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"It was an honor for me"

The resignation of Economics Senator Michael Westhagemann (independent) from the Senate also occupied Parliament two days after the official announcement by Mayor Peter Tschentscher (SPD) on Wednesday.

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"It was an honor for me"

The resignation of Economics Senator Michael Westhagemann (independent) from the Senate also occupied Parliament two days after the official announcement by Mayor Peter Tschentscher (SPD) on Wednesday. The CDU had registered the departure of the 65-year-old as a topic for the current hour under the heading "Economic Senator to SPD and Greens failed".

What followed was a controversial debate, in which the opposition lamented the Senate's mistakes in port policy and in which the government factions emphasized the Senate's merits in economic policy. In addition, however, it was a topical hour in which so much was said on the lectern on the lectern as perhaps never before in an official meeting of the Hamburg Parliament.

Michael Westhagemann took over the office of Economics Senator in 2018 when his predecessor Frank Horch wanted to give up the senator post in order to be able to take care of his seriously ill wife. At first, Westhagemann did not want the office at all, and vehemently objected when he was brought up as a potential successor.

Ultimately, however, it was his wife Marie-Luise who ensured that Westhagemann became the third non-party Senator for Economics in a row. After a phone call with Mayor Tschentscher, Westhagemann once said in the "Hamburger Abendblatt", she said that you couldn't cancel if the mayor asked you to take on a senatorship.

Actually, Westhagemann was already in a kind of early retirement. For years, as a manager at Siemens, he had been in charge of the company's fortunes in northern Germany and, above all, expanded the wind energy division. He had worked professionally in many parts of the world for Siemens and before that for the formerly independent company Nixdorf. In 2017 he left Siemens and wanted to share his economic knowledge with others as a freelance management consultant for a few more years.

Westhagemann was born and grew up in Beckum in the Münsterland region. He is a trained heavy-current electrician and completed his high school diploma and a degree in computer science on the second educational path. In conversations to this day, he's always quicker to say "du" than "you" - and Hanseatic restraint has never particularly suited him, Westhagemann mentioned at every opportunity.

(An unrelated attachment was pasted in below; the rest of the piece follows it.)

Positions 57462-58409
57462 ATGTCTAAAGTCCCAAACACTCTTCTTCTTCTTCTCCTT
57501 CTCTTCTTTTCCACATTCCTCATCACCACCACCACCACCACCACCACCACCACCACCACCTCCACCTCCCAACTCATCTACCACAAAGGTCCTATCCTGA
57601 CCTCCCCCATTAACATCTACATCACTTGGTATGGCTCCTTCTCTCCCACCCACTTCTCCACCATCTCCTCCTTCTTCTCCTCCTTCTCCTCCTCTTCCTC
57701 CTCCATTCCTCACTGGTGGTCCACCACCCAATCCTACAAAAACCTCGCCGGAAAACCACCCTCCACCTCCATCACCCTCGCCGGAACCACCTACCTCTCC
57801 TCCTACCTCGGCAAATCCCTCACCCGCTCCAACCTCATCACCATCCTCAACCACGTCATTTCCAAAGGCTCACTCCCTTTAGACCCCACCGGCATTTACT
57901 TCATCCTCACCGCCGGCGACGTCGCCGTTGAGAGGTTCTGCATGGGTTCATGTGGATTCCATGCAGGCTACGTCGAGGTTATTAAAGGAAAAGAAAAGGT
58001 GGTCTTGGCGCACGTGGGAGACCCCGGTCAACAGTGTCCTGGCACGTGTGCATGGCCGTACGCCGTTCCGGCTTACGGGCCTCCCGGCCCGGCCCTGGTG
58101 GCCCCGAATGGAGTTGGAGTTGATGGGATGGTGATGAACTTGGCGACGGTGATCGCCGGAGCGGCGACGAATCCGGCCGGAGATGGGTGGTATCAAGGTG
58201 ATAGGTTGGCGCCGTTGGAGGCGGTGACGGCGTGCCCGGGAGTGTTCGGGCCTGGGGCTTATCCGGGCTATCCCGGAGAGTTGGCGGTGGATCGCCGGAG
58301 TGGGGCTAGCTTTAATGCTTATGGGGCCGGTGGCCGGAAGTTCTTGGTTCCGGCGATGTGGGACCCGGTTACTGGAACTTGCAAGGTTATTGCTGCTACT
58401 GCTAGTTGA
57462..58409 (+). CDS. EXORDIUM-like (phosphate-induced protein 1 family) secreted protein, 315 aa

And so not only did all the speaking members of the coalition thank “Michael” on Wednesday for the work he had done. They see Westhagemann's merits especially in the area of ​​innovation promotion and the development of a hydrogen strategy for the Hanseatic city. The FDP MP Anna von Treuenfels-Frowein also turned to "Michael". "Stay straight as you are," she advised him.

Westhagemann - unusual for the official appearance of a senator - wearing a hooded jacket under his jacket thanked Science Senator and colleague Katharina (Fegebank). Together, the two have promoted quantum computing in Hamburg in recent years. As early as next year, according to Westhagemann, the first quantum computer from Hamburg will be launched - "It's a beacon and a benchmark." Business and science could not have worked together better than he did with "Katharina".

Westhagemann also used what was supposed to be his last speech in Parliament to make it clear that his relationship with Jens (Kerstan), the Greens' Senator for the Environment, was not as bad as publicly portrayed. He emphasized that together they had succeeded in creating the conditions for the production of green hydrogen in Hamburg. They would have achieved something there.

Most recently, the two senators had clashed publicly several times because they had different views on important issues, such as a possible restart of the Moorburg coal-fired power plant, LNG terminals and sludge management in the port. In the meantime, there had even been speculation as to whether the disputes, in which Westhagemann sometimes took a stand against Mayor Tschentscher, had led to his departure from the Senate. But on Monday Westhagemann explained that there were personal reasons for his resignation and reported surviving cancer, which made him reconsider the concept for his future life.

He ended his emotional speech by saying, "It was an honor!" With few exceptions, Westhagemann gave standing and extensive applause, who will hand over his office to the current Senator for Social Affairs, Melanie Leonhard (SPD), on December 15th. The current State Councilor for Health, Melanie Schlotzhauer (SPD), will become the new Senator for Social Affairs.

Urban Development Senator Dorothee Stapelfeldt (SPD) has also submitted her resignation. The MPs also thanked her on Wednesday. The managing director of the urban development company IBA, Karen Pein (SPD), will take over her post.

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